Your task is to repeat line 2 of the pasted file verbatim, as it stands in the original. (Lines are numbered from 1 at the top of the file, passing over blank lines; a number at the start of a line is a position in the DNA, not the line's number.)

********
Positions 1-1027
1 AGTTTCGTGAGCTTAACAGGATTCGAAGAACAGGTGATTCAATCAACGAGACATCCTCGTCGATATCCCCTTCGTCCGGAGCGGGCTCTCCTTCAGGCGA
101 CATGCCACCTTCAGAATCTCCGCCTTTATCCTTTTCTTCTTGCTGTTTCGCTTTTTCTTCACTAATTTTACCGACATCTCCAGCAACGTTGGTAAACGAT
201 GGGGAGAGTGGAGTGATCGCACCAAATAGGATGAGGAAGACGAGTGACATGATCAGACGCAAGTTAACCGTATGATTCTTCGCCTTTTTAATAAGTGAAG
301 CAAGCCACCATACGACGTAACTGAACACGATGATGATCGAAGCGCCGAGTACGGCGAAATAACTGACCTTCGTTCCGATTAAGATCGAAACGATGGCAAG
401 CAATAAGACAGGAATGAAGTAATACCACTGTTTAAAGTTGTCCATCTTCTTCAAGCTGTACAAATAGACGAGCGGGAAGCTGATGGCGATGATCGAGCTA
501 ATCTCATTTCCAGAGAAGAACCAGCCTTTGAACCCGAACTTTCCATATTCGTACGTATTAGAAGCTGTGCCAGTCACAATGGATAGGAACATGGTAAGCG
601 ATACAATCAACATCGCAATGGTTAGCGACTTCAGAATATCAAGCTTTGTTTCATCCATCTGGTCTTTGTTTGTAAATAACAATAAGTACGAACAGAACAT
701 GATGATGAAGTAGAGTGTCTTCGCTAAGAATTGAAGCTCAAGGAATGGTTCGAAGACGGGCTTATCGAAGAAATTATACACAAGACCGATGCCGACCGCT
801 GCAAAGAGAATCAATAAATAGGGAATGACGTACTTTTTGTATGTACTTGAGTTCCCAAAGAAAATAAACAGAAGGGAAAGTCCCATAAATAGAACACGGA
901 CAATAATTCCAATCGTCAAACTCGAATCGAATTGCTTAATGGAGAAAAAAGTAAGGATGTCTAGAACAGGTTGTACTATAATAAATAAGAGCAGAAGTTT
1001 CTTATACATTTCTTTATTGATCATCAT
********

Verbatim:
1 AGTTTCGTGAGCTTAACAGGATTCGAAGAACAGGTGATTCAATCAACGAGACATCCTCGTCGATATCCCCTTCGTCCGGAGCGGGCTCTCCTTCAGGCGA